Applied Biochemistry and Biotechnology

, Volume 136, Issue 3, pp 291–308

Substrate specificity of Streptomyces transglutaminases

  • James Langston
  • Alexander Blinkovsky
  • Tony Byun
  • Michael Terribilini
  • Darron Ransbarger
  • Feng Xu
Part A: Enzyme Engineering and Biotechnology

DOI: 10.1007/s12010-007-9027-5

Cite this article as:
Langston, J., Blinkovsky, A., Byun, T. et al. Appl Biochem Biotechnol (2007) 136: 291. doi:10.1007/s12010-007-9027-5

Abstract

Transglutaminase (TGase) is a multifunctional enzyme vital for many physiologic processes, such as cell differentiation, tissue regeneration, and plant pathogenicity. The acyl transfer function of the enzyme can activate primary amines and, consequently, attach them onto a peptidyl glutamine, a reaction important for various in vivo and in vitro protein crosslinking and modification processes. To understand better the structure-function relationship of the enzyme and to develop it further as an industrial biocatalyst, we studied TGase secreted by several Streptomyces species and Phytophthora cactorum. We purified the enzyme from S. lydicus, S. platensis, S. nigrescens, S. cinnamoneus, and S. hachijoensis. The pH and temperature profiles of S. lydicus, S. platensis, and S. nigrescens TGases were determined. The specificity of S. lydicus TGase toward its acyl-accepting amine substrates was characterized. Correlation of the electronic and steric features of the substrates with their reactivity supported the mechanism previously proposed for Streptomyces mobaraensis TGase.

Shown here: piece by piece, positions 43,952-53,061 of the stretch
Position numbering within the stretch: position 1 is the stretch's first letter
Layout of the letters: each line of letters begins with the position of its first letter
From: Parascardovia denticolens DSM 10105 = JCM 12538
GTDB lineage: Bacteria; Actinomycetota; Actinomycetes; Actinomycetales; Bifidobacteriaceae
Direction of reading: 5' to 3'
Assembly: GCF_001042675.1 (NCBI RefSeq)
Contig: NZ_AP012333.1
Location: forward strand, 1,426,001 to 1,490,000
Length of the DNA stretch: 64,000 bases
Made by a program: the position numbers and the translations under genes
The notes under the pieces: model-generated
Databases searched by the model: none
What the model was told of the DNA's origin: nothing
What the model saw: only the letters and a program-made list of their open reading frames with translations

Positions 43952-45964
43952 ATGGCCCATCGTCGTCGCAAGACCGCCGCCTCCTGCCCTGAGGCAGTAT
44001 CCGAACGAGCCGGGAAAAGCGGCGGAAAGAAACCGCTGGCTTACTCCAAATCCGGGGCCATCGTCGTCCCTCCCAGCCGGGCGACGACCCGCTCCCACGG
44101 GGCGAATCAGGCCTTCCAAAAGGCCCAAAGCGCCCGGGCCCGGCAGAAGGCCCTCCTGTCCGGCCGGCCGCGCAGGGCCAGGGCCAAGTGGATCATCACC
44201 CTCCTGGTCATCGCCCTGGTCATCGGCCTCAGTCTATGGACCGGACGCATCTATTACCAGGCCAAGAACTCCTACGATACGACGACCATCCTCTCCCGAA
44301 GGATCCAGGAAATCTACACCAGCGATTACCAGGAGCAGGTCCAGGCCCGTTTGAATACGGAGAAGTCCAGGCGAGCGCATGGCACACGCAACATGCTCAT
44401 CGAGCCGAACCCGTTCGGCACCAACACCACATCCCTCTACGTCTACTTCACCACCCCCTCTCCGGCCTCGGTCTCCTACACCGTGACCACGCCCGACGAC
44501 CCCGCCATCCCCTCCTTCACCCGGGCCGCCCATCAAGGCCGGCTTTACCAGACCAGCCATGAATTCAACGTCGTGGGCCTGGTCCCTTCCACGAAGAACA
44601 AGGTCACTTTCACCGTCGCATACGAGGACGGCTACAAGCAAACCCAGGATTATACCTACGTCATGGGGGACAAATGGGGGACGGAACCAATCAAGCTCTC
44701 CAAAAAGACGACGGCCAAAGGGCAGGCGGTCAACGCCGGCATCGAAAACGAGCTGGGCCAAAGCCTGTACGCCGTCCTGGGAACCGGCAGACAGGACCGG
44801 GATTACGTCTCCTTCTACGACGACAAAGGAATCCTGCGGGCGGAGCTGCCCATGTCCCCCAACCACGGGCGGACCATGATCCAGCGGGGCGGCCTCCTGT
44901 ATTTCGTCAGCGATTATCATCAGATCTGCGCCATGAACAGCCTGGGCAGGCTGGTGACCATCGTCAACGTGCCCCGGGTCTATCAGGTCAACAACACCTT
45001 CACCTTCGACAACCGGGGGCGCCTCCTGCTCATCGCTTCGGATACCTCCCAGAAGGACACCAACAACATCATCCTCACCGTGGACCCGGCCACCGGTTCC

Index Entries

Transglutaminase specificity Streptomyces Phytophthora cactorum acyl-accepting amines 

Copyright information

© Humana Press Inc 2007

Authors and Affiliations

  • James Langston
    • 1
  • Alexander Blinkovsky
    • 1
  • Tony Byun
    • 1
  • Michael Terribilini
    • 1
  • Darron Ransbarger
    • 1
  • Feng Xu
    • 1
  1. 1.Novozymes, Inc.Davis

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